If you’re in the process of searching for work, I’ll lay it on the line for you. One of your primary challenges is going to be making action a higher priority than analysis.
Amidst all anxiety of a modern-day search, it’s far too easy to get paralyzed by the little details of things. Surprised by the lack of response you receive from employers, you can’t shake the feeling that you must be going about the job hunting process the wrong way. You fear your resume must somehow be off-kilter. Or your elevator pitch is missing the perfect sound bite. Or your cover letter is underwhelming. Or that there must be some other great websites hiding out there that you somehow overlooked, laden with tons of terrific openings.
For example, I get asked questions like the following multiple times throughout the day:
“Matt: There’s this person at XYZ company I’m thinking about trying to contact, since that company seems like a good fit with my background. What’s the right way to contact this person? Should I call them or e-mail them? What time of day works best? Should I leave a message? If so, what should it say? Should I follow up with them if they don’t respond? If so, how many times? And in terms of addressing them, would it be better to say “Dear Mr. Jones” or just “Mr. Jones”? Or maybe I should call them “Bill” instead and shoot for a personal touch. What do you think? I really don’t want to screw this up…”
The truth? You can’t afford to think like this. You can’t invest a whole day analyzing this kind of thing to death or your lead generation efforts will almost inevitably stall out.
To put it simply: What. Trumps. How.
The “what” is the outcome you’re trying to achieve — which, in this case, is to intiate a conversation with an appropriate contact person or hiring manager. That is what you need to get done, at the end of the day, to generate a viable job lead. And in terms of how exactly you get there, well, that’s largely irrelevant. I don’t care (and you shouldn’t either) whether you make this happen via phone, fax, snail mail, or carrier pigeon. Don’t think. Act. Try something, and if that doesn’t work, try something else. Trust me, if there were a foolproof formula of exactly what to say to get somebody to respond to you, every single time, somebody would patent it and make a trillion dollars. Some people like getting e-mails, some prefer getting phone calls. Some are morning people, some are night people. Some are friendly, and some are jerks. And since there’s no way to know these things in advance, you’ve just got to rip the bandaid off and take some chances.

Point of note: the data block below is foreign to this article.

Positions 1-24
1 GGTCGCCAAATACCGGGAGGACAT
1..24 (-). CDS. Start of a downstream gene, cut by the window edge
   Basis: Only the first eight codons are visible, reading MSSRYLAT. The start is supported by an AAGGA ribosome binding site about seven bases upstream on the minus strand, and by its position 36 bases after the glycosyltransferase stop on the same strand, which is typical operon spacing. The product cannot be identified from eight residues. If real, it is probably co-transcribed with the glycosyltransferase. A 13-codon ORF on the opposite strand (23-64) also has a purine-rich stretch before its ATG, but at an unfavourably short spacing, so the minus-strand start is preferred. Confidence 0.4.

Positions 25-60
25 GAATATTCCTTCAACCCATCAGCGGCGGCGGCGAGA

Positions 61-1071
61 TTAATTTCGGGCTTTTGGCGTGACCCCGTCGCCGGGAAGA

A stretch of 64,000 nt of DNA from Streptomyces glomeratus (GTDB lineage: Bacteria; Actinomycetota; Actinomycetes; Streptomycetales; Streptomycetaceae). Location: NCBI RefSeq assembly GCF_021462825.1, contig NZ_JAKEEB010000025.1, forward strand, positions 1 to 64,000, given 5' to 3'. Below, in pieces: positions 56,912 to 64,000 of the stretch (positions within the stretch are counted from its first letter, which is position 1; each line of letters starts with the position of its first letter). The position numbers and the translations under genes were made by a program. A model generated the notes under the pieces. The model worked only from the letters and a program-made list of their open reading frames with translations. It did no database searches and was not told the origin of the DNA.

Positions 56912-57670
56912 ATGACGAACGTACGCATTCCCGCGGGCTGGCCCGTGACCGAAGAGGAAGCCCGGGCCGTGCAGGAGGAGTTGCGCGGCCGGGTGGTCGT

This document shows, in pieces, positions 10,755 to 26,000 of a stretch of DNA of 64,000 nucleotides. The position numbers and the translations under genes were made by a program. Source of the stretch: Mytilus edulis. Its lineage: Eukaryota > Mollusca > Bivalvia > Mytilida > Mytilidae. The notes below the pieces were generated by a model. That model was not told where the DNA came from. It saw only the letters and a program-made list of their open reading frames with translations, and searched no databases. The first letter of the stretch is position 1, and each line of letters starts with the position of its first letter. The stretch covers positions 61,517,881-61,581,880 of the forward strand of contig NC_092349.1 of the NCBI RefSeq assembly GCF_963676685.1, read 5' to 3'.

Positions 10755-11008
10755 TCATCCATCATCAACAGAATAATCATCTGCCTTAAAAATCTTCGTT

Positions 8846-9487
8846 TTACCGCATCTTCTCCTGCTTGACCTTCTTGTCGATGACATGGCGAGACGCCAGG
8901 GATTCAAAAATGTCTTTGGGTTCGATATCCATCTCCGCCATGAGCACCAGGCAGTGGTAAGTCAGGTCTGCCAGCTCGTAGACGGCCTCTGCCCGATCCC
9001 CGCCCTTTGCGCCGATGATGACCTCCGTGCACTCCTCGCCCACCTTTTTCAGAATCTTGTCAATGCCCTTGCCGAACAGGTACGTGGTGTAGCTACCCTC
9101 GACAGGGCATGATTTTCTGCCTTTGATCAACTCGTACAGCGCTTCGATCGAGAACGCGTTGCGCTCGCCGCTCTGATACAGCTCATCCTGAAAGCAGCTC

As wise master Yoda once said to young Luke Skywalker: “Do or do not. There is no try.”
At the end of the day, this type of action bias is essential to creating job offers. By way of further example, let’s say you’re somebody who has decided your career goal is to sell medical devices. It doesn’t take a genius to figure out that of all the people in the world you should seek to cultivate relationships with, the sales managers of a medical device firm would be at the top of the list. They’re your ideal target customer. So you do a quick search on LinkedIn and within minutes, thanks to this ever-amazing tool, you’re able to turn up the names of 304 appropriate sales executives in the Puget Sound area — all of whom work for medical device organizations. Seriously, it’s that easy. I just ran that search and 304 names came up.
So again, what’s the “what” that needs to happen? It’s that you need to make contact with as many of these people as possible sooner, rather than later. Any one of them could be sitting on a need for your skills that won’t be evident, from the outside looking in, since relatively few jobs ever get publicly advertised. So if you were this hypothetical person, how long would this process take you? An hour? A week? A month? Or would you, like so many struggling job hunters, rationalize your way out of contacting your best potential customers?
I know I’m laying it on thick, and I know this mindset can be difficult to maintain during the confidence-challenging stages of a job hunt, but I wouldn’t preach about it if: 1) I didn’t think you had it in you (most professionals are far more resourceful than they realize; they’d never let the silly “how” part stop them on the job) and 2) if I hadn’t seen it in action, myself.
On this latter note, I was on vacation last month when my wife and I got an e-mail from a friend of ours, on a Monday, who reported the unfortunate news that he’d been laid off from his current company. Four days later, he sent us a second e-mail. This note was to share the good news that he’d accepted a brand-new job — and had turned down two other offers along the way! How did he do it? He simply got up, each day for four days in a row, and made over 30 contacts per day to appropriate companies and people in his network, letting them know of his availability. And one of them bounced in a favorable direction.
What. Trumps. How.